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LispMe User Interface
This is a read-only text field occupying the biggest area on the main
dialog where the value computed by an evaluation
is printed. Additionally output from
write is printed here.
Use the hardware scroll buttons to scroll the output field up and down
one page at a time or use the scroll bar right (or left!)
to the output field.
The number of characters displayable in this
field can be selected in the preferences
dialog The positions of the scrollbar and the output field can be
swapped with the lefthander option.
The output field is available to LispMe programs as a port stored in the
global variable *outfield*.
These are the three underlined lines above the command buttons on the
main dialog. You enter expressions to be evaluated here. At most 4096
characters can be input into this field. Depending on the selection
(inverted text) different portions of the input field are evaluated,
see Eval button for details.
Selecting this trigger pops up an alphabetically sorted list of all
symbols known to LispMe, or a list of possible completions
of the partial symbol to the left of the cursor (or, if any text is
selected, the selected text).
You can scroll the list and select any symbol
in this list and it is immediately inserted into the
Input field at
the current cursor position.
You can also start writing a name when
the list is popped up and the selection will jump to the first symbol
matching the letters entered. This incremental search is a very
little known Pilot feature, but speeds up entering LispMe code
significantly! Unfortunately, this feature was known so little, that
Palm forgot to put it into PalmOS5 :-(
You can also use the menu complete command.
When a symbol is entered this way, LispMe automatically displays its
argument list when the global option
Show parms on completion is set.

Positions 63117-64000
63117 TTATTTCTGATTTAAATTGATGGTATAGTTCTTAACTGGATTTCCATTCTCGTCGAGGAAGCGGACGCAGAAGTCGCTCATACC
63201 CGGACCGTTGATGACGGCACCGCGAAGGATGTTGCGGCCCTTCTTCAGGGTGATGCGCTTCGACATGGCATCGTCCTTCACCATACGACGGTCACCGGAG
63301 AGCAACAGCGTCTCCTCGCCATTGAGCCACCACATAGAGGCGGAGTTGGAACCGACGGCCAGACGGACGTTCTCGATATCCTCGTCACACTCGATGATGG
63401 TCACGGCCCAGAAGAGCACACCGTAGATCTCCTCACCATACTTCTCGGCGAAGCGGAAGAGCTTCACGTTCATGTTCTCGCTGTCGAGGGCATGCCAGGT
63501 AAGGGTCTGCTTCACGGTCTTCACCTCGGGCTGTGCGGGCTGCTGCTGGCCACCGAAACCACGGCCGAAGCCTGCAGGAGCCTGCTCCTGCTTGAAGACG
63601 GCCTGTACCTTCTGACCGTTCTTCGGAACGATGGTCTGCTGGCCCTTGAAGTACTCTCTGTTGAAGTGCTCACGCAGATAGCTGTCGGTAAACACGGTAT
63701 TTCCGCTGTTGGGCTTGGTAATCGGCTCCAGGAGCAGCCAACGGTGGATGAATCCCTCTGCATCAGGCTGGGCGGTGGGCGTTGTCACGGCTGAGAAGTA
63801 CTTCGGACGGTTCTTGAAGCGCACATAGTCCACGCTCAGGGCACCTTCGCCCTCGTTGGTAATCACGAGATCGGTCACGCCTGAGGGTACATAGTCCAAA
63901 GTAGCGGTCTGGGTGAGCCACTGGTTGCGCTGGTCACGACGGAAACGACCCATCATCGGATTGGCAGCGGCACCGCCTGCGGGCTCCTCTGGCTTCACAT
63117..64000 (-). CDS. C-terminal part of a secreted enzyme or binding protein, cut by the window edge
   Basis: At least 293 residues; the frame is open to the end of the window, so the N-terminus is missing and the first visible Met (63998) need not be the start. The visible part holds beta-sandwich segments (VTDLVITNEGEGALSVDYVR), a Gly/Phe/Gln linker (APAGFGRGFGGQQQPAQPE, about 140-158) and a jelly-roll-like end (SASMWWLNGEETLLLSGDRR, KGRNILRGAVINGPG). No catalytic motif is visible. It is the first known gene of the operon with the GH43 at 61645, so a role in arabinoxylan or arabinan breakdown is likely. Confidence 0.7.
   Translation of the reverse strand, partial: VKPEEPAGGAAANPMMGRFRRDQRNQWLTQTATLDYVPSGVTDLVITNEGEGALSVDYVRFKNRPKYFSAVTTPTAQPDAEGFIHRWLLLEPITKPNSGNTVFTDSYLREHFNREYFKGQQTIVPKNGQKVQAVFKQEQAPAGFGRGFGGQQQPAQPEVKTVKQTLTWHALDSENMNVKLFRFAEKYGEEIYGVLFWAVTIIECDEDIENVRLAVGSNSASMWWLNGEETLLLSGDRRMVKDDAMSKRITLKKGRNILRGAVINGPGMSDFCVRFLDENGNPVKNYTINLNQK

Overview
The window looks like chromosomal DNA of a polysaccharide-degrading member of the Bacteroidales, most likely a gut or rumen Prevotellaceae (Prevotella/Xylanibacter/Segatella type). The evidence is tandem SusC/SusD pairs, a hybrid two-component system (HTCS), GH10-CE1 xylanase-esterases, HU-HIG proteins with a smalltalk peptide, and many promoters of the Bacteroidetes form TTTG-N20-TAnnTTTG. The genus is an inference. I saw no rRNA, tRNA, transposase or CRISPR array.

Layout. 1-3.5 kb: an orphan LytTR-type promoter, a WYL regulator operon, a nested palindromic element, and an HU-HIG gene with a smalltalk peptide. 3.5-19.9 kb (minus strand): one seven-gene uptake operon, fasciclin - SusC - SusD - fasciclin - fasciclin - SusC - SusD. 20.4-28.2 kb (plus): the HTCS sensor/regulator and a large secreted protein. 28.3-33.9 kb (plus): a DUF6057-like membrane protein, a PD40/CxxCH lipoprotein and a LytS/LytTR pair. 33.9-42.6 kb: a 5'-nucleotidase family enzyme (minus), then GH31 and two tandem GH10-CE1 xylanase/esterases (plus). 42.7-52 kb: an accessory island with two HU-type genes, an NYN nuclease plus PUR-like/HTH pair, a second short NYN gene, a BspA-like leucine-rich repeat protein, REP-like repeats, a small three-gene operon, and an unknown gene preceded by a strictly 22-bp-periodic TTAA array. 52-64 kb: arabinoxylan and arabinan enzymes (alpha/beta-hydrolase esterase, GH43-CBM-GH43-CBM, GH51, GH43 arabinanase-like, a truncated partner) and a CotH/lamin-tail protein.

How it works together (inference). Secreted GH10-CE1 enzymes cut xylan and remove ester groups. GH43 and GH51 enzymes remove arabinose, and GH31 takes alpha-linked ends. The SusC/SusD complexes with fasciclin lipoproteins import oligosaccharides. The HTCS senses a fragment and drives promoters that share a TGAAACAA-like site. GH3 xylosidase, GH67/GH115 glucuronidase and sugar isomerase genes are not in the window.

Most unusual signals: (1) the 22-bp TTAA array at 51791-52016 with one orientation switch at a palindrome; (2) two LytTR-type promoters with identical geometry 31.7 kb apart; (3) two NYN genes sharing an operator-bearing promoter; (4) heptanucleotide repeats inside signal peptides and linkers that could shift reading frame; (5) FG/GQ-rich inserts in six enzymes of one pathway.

The currently active session is displayed here.
Selecting this trigger goes to the
sessions dialog where you can change to
other sessions etc. Look
here for a general description of LispMe's
Use this button to load a memo containing LispMe source code. This
button invokes the Load dialog. To make this
command work, you must have created a category named LispMe
(case does matter) in the MemoPad, or you'll see the
message *** Category 'LispMe' not found *** in the list box.
category must contain at least one memo or you'll see
*** No memo in 'LispMe' found *** in the list box.
If you installed LispMe
as described in installation,
both conditions are met automatically.
This button is just a shortcut to pop the
current memo and load it again and thus
saves several taps. Only the last loaded memo is recorded, but
this is done for each session separately.
Use this button to remove the most recent definition set from LispMe's
memory. You'll get an error,
if there are no definitions loaded. Note that this button does not
remove unused symbols from the atom table, so popping definitions
when you got the error
Atom space exhausted won't
help, use the menu command Reset heap instead.
All defined names are displayed as a list of lists in the output
field. Each sublist corresponds to a loaded memo, or to a set of
definitions entered into the input field. The most recent definitions
appear at the front of the list. Each sublist is a list of the names
defined (at top-level) in the corresponding memo. You can remove the
most recent definitions with the Pop button.
If no memo is loaded, the names list has a single sublist containing
LispMe's global variables.
This button displays the argument list for the current symbol. If
no text is selected, the current symbol is the text immediate to
the left of the cursor in the input field. If any text is selected
(both in the input or in the output field) the selection is the
current symbol. It is displayed:
When you set the option Show parms on completion,
the info is displayed
automatically when selecting a symbol from the symbol list.
Starts evaluating the expression
entered into the input field. During evaluation,
all command buttons are disabled and replaced by the
Break button, which interrupts evaluation.
Switching to another application during evaluation will resume the
evaluation when restarting LispMe.
- A general help text for a global variable.
- The signature of primitive/native functions with type
names enclosed in <angle brackets>.